It also taught me a lot about my spending style, and the reasons why I had always been terrible with money up until then. One major point is what I call “money leaks”, and it’s so big, I decided to dedicate an entire article to it. Heads up: If you identify and plug the places where you’re “leaking money”, you’ll end up with much more, without penny-pinching.

[bctt tweet=”If you identify and plug the places where you’re ‘leaking money’, you’ll end up with much more, without penny-pinching.”]

 
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Identifying your money leaks

 

We all have different spending habits. That’s why it’s important to track your spending for a while. Don’t worry, you won’t have to write down every croissant you buy forever! Just stick with it for a month and see what you can learn from it.
 

A lot of money advice seems to focus on frugality. My approach is a little different: I recommend you save money in order to finance more joy with it! Plugging the money leaks is much easier this way. By the way, if you haven’t done my free online training yet, you can sign up for it here – it’ll give you 3 days of lessons and assignments you can put into practice immediately.
 

A money leak is an expense that’s not strictly necessary and doesn’t contribute to your joy and passion (or passions) in the long term. In the following, I’m going to give you a list of common leaks, in order to give you an idea. Yours might be completely different, of course, but it’ll be easier for you to spot them once you know what to look for.
 
 

Subscriptions

 

These are recurring, often monthly, expenses which seem completely insignificant on their own. How much can those few bucks for Netflix really hurt? The problem is, that it’s a constant “leak”, and if you add up all your subscriptions, the amount you spend on them per year can be rather frightening.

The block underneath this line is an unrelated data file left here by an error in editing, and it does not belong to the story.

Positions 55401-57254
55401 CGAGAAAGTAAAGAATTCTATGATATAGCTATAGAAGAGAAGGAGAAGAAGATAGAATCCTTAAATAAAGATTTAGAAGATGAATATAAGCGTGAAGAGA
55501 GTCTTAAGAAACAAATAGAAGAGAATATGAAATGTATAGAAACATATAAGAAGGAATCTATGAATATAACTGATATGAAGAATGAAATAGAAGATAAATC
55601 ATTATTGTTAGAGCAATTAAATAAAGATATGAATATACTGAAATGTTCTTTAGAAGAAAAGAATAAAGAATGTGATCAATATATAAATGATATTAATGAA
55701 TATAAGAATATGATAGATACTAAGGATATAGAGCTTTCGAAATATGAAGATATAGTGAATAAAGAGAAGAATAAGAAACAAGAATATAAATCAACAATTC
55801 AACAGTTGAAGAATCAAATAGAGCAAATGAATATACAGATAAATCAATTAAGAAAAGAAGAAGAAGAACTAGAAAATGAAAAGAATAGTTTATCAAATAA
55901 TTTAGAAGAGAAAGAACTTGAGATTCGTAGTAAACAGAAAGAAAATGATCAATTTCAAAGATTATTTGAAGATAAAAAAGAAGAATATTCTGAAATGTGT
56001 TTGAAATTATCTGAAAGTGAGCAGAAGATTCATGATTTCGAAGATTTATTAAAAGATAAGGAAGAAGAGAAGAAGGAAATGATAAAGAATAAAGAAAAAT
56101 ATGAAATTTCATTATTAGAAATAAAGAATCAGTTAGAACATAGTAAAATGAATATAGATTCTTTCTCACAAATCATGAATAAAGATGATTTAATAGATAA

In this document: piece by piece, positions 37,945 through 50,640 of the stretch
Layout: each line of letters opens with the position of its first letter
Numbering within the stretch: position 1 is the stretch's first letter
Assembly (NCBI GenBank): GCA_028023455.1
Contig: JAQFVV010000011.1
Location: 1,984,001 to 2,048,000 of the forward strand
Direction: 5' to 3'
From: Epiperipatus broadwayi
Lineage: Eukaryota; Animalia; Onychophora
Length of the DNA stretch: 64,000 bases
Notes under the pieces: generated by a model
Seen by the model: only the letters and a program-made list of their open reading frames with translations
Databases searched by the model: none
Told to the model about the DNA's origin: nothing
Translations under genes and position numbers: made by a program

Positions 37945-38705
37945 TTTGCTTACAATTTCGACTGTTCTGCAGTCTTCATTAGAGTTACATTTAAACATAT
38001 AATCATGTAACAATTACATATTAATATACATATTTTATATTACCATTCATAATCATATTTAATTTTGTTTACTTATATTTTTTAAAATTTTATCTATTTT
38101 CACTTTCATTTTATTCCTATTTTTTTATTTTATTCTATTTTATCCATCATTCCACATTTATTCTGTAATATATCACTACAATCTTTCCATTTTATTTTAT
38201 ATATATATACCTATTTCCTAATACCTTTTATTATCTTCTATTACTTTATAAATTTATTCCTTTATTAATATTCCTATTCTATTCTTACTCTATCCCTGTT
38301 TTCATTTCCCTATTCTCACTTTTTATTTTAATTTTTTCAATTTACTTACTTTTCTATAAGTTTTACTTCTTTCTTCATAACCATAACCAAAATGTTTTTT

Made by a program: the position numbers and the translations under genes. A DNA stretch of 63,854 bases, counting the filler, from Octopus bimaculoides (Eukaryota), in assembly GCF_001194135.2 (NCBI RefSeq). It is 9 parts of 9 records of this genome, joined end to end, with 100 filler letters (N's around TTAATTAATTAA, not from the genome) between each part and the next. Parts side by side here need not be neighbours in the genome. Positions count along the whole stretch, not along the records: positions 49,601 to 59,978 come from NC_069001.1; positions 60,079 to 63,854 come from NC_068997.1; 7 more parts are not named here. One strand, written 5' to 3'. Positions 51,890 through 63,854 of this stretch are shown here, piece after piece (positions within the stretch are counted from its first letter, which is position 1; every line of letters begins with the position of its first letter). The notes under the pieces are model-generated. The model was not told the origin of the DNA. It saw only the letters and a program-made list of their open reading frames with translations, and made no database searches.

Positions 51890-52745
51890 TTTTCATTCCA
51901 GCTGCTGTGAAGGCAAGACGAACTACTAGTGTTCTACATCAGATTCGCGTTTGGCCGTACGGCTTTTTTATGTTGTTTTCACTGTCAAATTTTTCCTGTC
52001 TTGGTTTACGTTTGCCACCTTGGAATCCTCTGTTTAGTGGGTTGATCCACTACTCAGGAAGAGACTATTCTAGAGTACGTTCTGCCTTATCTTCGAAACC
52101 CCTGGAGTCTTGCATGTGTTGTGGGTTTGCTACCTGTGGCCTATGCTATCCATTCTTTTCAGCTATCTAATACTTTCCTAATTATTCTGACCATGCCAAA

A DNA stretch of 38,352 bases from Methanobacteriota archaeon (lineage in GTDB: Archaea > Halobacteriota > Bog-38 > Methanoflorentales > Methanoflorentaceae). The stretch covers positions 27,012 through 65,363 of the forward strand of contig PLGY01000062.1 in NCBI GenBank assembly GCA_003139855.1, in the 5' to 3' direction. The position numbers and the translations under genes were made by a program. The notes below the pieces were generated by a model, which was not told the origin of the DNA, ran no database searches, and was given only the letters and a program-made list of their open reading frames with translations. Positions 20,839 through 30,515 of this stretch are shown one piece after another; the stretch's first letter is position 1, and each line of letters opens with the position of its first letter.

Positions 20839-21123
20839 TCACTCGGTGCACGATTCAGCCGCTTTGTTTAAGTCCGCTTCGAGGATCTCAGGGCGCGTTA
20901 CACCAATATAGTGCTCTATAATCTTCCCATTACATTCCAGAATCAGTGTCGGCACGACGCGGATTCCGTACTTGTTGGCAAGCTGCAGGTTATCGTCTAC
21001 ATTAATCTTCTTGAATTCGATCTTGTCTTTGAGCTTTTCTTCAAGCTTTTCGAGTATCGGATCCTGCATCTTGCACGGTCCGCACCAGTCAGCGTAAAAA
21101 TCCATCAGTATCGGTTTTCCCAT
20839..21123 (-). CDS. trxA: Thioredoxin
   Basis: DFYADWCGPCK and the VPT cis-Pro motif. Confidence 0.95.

The solution: Ask yourself if you can get the same thing for free. Could you pool your Netflix account with a friend, or watch the same shows on DVDs a friend owns and could lend you? Do you get a newspaper whose main articles are all available online for free? Is your TV really enhancing your life, or taking time from your reading and your passion? Are you paying for an anti-virus program when a free one would work, too?
 
 

Clubs and gym memberships

 

Do you still pay for that gym membership although you’ve stopped going six months ago? Or do you pay for a social club whose meetings you hardly ever attend? It might be time to weed those out.
 

The solution: The gym is not the only way to get into shape. Look for online workout videos and find a sports hobby you actually enjoy. Try running with a friend or playing volleyball with a group at a public volleyball court. You’re more likely to stick with it this way, and it won’t cost you a thing!
 
 

Special offers

 

Certain shops and websites run regular offers which are so cheap, it seems insane not to buy them. The problem is that this tricks you into buying things you would never have got otherwise, and a lot of the time you end up buying additional stuff, spending even more.
 

The solution: Before you hit the “Add to Cart” button, ask yourself if this pretty porch lantern is really essential for your passions and your joy in life. You have lived, how many years, without it – could you perhaps do without a little longer?

[bctt tweet=”If it’s something you wouldn’t buy if it wasn’t cheap, then even the cheap price is too much.”]

Once you’ve plugged those money leaks, you’ll be surprised how much more cash you have left every month. It’s time now to invest this – into savings, into “play” money (a certain amount you’re allowed to blow each month), and of course into your passion! Have fun with this, and always think in terms of what else you can afford now, rather than what you’re denying yourself.